Defensive & Offensive Aspects of Moat

Photo: Cpl Barry Lloyd RLC/MOD [OGL (http://www.nationalarchives.gov.uk/doc/open-government-licence/version/1/)], via Wikimedia Commons

Sleep per Day: (Target) 7h30m / day (Actual) 7h30m / day (89 day average)

I remember disagreeing with Morningstar on whether Cheung Kong Infrastructure (HKEx: 1038) had a wide moat or not.

For Morningstar, a Wide Moat is defined as the ability to generate near-certain excess returns in the next 10 years and likely for the next 20 years. So by that definition, Cheung Kong Infrastructure definitely doesn’t possess a Wide Moat since most of its returns are capped by regulations.

But that’s the offensive aspect of Moat, which is the ability to grow returns.

To me, what’s more important is the defensive aspect of Moat, which is the ability to retain earnings after taking inflation into consideration, because being able to grow returns is betting on the future that may not materialize, and that by being careful with valuation one can use the margin of safety “to render… forecast unnecessary“.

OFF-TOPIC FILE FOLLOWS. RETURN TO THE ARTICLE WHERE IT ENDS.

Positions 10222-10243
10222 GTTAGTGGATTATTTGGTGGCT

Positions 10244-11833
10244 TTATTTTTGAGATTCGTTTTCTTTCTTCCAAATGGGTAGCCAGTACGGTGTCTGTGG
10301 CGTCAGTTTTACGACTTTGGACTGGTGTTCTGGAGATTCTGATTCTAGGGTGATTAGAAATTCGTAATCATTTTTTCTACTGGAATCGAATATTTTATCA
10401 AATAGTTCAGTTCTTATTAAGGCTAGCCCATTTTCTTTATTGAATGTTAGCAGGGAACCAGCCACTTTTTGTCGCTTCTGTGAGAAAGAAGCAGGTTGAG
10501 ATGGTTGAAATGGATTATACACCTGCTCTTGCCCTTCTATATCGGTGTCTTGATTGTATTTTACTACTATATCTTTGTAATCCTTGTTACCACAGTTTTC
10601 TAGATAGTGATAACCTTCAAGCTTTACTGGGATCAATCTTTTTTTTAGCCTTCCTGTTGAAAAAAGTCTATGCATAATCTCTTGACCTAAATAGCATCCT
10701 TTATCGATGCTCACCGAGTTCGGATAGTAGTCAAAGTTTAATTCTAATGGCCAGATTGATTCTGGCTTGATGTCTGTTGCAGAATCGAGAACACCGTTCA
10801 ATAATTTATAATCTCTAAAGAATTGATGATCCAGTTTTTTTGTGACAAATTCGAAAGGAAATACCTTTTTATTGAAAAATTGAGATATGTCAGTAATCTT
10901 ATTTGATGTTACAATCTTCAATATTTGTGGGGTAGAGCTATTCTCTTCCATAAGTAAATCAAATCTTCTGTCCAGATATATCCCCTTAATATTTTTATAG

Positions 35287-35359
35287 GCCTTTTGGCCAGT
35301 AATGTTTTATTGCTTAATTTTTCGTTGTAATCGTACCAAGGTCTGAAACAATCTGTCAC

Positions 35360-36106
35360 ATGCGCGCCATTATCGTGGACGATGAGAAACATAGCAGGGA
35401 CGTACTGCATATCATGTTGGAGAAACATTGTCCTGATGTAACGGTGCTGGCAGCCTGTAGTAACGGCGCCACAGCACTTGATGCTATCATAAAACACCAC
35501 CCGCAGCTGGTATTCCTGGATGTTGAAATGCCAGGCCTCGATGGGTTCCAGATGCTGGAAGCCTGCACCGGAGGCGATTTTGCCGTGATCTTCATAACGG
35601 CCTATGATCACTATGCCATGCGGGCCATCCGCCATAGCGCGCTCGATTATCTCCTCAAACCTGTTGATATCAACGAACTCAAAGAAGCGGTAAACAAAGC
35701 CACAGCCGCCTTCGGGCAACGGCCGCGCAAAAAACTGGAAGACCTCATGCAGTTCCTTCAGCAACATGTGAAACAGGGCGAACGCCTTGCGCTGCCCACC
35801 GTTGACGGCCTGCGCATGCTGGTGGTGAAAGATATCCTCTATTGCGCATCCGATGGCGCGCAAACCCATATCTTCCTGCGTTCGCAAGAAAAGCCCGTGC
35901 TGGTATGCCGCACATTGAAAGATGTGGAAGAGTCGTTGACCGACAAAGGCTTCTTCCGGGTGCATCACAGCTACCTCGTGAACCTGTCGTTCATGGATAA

So in a sense, there are stocks out there which Morningstar deems as Narrow Moat but which would absolutely fit my requirements for my dividend growth portfolio due to the defensive aspect of the Moat.

[Disclaimer]

Not advice. No offer. Do not rely. May lose value. Risky. Conflicts hidden/obscured. (Borrowed from Terrence Yang‘s Disclaimer on Quora)

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